Hi there.I’m Naoemon.
The Meiji government aggressively pursued a policy of domestic modernization in order to catch up with the Western powers. In the process, a policy was implemented to make Shintoism the state religion and to separate Shintoism and Buddhism. The core of this policy was the “Shinto/Buddhism Separation Order,” which stipulated the removal of Buddhist-related objects from shrines and the acquisition of Buddhist temple lands by the state. This led to the movement to abolish Buddhism, which resulted in the stripping of Buddhist powers of their privileges, the destruction of temples, and the confiscation of land. The widespread breaking into temples and destroying valuable Buddhist statues and scriptures dealt a severe blow to Buddhist culture in Japan.
Similarly, during the Meiji period (1868-1912), the “Abolition of Castles Order” was issued, and many Japanese castles were demolished. These events drastically changed the religious landscape of Japan.
Furthermore, after World War II, Shintoism was also rejected by the victorious occupying powers, further diluting Japan’s religious identity. As a result, many modern Japanese have grown up without interest in religion and without knowledge of religious customs and teachings. For this reason, we Japanese are generally regarded as virtually non-religious.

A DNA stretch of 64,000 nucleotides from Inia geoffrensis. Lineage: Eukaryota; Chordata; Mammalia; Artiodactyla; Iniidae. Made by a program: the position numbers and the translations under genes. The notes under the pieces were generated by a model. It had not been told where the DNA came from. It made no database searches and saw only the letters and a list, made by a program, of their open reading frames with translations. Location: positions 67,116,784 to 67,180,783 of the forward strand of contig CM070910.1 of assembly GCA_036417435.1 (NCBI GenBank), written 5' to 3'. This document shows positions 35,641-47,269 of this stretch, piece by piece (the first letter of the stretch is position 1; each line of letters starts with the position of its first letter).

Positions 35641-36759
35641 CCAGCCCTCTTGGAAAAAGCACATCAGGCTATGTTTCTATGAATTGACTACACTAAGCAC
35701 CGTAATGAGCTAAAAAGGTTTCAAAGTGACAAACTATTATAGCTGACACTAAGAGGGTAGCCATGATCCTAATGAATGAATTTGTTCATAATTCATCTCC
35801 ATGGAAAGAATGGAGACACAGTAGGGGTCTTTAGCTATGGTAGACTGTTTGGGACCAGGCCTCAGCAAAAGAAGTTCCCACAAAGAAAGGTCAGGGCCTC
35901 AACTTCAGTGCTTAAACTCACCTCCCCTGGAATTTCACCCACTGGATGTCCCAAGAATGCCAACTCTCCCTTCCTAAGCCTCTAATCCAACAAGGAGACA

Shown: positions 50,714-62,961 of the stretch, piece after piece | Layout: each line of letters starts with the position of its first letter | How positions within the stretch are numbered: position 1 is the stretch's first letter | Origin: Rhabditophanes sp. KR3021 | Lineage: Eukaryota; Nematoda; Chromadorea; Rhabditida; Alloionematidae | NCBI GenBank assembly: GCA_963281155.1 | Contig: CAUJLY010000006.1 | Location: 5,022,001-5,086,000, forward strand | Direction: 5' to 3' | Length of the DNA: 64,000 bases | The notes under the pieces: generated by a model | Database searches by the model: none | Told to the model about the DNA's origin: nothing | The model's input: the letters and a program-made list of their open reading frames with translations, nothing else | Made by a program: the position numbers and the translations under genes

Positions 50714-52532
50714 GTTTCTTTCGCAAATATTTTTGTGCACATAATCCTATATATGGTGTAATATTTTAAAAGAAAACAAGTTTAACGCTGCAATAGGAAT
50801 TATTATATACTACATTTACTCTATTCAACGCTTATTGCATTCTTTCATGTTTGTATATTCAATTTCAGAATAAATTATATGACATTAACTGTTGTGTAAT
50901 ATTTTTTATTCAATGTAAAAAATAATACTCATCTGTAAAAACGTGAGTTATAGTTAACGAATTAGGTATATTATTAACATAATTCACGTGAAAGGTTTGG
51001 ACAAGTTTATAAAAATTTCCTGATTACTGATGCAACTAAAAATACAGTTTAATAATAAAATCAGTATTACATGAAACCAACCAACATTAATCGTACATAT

Interestingly, however, the influence of Buddhist teachings and Shintoism has not disappeared. We Japanese may not learn much about these religious elements directly, but their influence is ingrained in Japanese culture and values. Even if we do not follow a religion, Japanese ethnicity fosters high ethical and moral standards, which are manifested in our daily lives.
For example, the importance of greetings, concern for others, expressions of empathy, and concern for the environment are values that permeate the daily lives of the Japanese people. These values may have their origins in Buddhism’s “consideration for others” and Shintoism’s “harmony with nature. Thus, although the Japanese may not be religious, moral values are deeply rooted in our culture.
Because of this background, we Japanese are generally considered non-religious, yet our values and morality are admired throughout the world. These characteristics are imprinted in the genes of the Japanese people and influence our personalities and behaviors. In other words, even as our religious framework fades, our uniqueness and moral values as Japanese people persist.
Finally, the fact that the Japanese are non-religious is supported by historical events and cultural transitions. While the influence of Buddhism and Shintoism may be only a formality in contemporary Japanese society, their values and morality are deeply ingrained in the Japanese mind and have a profound influence on our behavior and social life. Even if we are not religious, we Japanese have our own unique culture and values to be proud of.